This report describes work developing fault tolerant redundant robotic architectures and adaptive control strategies for robotic manipulator systems which can dynamically accommodate drastic robot manipulator mechanism, sensor or control failures and maintain stable end-point trajectory control with minimum disturbance. Kinematic designs of redundant, modular, reconfigurable arms for fault tolerance were pursued at a fundamental level. The approach developed robotic testbeds to evaluate disturbance responses of fault tolerant concepts in robotic mechanisms and controllers. The development was implemented in various fault tolerant mechanism testbeds including duality in the joint servo motor modules, parallel and serial structural architectures, and dual arms. All have real-time adaptive controller technologies to react to mechanism or controller disturbances (failures) to perform real-time reconfiguration to continue the task operations. The developments fall into three main areas: hardware, software, and theoretical.

  2. Sequoia: A fault-tolerant tightly coupled multiprocessor for transaction processing

    SciTech Connect

    Bernstein, P.A.

    1988-02-01

    The Sequoia computer is a tightly coupled multiprocessor, and thus attains the performance advantages of this style of architecture. It avoids most of the fault-tolerance disadvantages of tight coupling by using a new fault-tolerance design. The Sequoia architecture is similar to other multimicroprocessor architectures, such as those of Encore and Sequent, in that it gives dozens of microprocessors shared access to a large main memory. It resembles the Stratus architecture in its extensive use of hardware fault-detection techniques. It resembles Stratus and Auragen in its ability to quickly recover all processes after a single point failure, transparently to the user. However, Sequoia is unique in its combination of a large-scale tightly coupled architecture with a hardware approach to fault tolerance. This article gives an overview of how the hardware architecture and operating systems (OS) work together to provide a high degree of fault tolerance with good system performance.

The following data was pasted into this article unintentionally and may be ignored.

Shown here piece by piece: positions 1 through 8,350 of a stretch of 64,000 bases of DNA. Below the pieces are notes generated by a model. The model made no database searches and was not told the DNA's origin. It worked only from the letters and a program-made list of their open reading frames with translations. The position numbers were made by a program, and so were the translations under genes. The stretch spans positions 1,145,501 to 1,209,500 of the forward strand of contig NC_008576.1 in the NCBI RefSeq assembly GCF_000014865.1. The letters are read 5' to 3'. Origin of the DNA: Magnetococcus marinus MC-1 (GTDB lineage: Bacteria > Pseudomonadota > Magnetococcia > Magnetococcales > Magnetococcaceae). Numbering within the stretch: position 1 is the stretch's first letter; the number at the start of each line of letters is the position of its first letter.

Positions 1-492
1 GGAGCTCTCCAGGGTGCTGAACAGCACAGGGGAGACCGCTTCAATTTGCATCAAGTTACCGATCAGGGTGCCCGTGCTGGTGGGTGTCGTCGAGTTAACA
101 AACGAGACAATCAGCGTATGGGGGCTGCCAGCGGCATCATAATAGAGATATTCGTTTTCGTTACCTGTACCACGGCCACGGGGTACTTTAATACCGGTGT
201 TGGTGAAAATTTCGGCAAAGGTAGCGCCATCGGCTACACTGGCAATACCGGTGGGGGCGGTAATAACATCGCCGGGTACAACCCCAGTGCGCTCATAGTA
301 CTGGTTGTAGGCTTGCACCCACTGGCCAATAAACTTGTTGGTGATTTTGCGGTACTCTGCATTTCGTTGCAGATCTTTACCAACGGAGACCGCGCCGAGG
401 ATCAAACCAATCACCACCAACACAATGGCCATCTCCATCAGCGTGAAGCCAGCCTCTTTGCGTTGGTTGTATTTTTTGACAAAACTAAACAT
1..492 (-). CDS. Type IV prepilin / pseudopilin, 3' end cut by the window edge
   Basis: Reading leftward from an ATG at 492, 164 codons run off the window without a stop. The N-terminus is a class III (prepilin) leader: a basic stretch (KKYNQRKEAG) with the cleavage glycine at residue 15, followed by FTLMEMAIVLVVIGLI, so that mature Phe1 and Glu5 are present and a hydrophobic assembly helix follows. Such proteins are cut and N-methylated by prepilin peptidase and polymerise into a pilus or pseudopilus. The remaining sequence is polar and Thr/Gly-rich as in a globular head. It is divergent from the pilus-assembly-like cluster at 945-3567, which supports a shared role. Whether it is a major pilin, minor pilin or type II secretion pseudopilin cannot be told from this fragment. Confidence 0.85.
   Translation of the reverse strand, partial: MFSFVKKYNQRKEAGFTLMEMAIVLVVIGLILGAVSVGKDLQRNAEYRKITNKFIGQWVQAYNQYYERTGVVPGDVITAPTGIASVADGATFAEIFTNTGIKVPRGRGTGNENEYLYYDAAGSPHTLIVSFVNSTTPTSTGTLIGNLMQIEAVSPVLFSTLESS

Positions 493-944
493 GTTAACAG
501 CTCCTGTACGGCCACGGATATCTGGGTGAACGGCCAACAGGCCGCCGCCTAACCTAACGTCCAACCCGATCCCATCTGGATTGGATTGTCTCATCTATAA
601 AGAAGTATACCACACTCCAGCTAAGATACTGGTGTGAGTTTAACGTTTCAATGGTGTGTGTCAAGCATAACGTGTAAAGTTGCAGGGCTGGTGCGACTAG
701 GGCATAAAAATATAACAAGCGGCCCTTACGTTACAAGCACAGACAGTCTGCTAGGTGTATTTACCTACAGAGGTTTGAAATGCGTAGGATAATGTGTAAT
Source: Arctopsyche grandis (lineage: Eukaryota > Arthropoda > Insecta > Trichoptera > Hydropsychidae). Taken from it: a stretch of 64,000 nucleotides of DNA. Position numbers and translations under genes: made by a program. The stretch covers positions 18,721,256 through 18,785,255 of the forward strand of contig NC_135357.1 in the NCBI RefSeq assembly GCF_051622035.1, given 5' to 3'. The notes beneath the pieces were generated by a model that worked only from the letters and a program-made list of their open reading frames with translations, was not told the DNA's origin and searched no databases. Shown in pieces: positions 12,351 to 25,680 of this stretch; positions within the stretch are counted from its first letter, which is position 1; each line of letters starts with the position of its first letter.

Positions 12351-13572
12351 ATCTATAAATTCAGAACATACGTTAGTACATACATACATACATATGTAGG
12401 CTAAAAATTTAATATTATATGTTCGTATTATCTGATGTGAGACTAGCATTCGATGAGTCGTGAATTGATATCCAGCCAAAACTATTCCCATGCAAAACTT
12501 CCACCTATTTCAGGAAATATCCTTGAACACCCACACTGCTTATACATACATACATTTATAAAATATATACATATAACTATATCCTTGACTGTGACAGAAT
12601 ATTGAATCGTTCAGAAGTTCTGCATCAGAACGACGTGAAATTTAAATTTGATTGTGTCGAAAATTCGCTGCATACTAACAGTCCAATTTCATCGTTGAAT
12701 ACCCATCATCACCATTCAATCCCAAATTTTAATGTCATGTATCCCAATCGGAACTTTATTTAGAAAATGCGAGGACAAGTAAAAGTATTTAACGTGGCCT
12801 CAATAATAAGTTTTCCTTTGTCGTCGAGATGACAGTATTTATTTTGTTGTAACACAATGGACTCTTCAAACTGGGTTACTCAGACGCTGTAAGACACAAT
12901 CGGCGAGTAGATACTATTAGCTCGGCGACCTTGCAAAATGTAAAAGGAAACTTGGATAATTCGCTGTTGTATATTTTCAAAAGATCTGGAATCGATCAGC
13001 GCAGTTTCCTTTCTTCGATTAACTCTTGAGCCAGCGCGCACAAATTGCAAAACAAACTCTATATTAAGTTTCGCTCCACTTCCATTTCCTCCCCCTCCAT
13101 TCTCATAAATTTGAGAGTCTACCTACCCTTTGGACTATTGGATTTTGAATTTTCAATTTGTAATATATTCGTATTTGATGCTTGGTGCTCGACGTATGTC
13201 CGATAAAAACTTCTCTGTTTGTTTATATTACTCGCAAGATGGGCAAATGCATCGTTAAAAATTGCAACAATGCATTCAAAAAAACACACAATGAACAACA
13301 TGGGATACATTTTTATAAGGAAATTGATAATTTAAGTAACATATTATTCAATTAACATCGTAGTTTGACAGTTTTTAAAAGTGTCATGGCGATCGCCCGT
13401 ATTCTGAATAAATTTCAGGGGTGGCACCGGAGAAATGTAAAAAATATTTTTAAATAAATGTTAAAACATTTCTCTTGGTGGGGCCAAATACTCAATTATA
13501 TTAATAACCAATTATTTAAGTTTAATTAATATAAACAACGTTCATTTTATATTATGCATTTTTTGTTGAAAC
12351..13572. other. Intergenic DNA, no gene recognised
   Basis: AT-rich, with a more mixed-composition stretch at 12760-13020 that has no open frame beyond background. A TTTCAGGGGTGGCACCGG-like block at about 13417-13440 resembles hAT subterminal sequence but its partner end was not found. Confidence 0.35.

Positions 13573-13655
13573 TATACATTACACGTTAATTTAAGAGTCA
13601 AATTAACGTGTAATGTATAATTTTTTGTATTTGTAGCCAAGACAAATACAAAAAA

3. Design of a fault-tolerant decision-making system for biomedical applications.

    PubMed

    Faust, Oliver; Acharya, U Rajendra; Sputh, Bernhard H C; Tamura, Toshiyo

    2013-01-01

    This paper describes the design of a fault-tolerant classification system for medical applications. The design process follows the systems engineering methodology: in the agreement phase, we make the case for fault tolerance in diagnosis systems for biomedical applications. The argument extends the idea that machine diagnosis systems mimic the functionality of human decision-making, but in many cases they do not achieve the fault tolerance of the human brain. After making the case for fault tolerance, both requirements and specification for the fault-tolerant system are introduced before the implementation is discussed. The system is tested with fault and use cases to build up trust in the implemented system. This structured approach aided in the realisation of the fault-tolerant classification system. During the specification phase, we produced a formal model that enabled us to discuss what fault tolerance, reliability and safety mean for this particular classification system. Furthermore, such a formal basis for discussion is extremely useful during the initial stages of the design, because it helps to avoid big mistakes caused by a lack of overview later on in the project. During the implementation, we practiced component reuse by incorporating a reliable classification block, which was developed during a previous project, into the current design. Using a well-structured approach and practicing component reuse we follow best practice for both research and industry projects, which enabled us to realise the fault-tolerant classification system on time and within budget. This system can serve in a wide range of future health care systems. PMID:22288838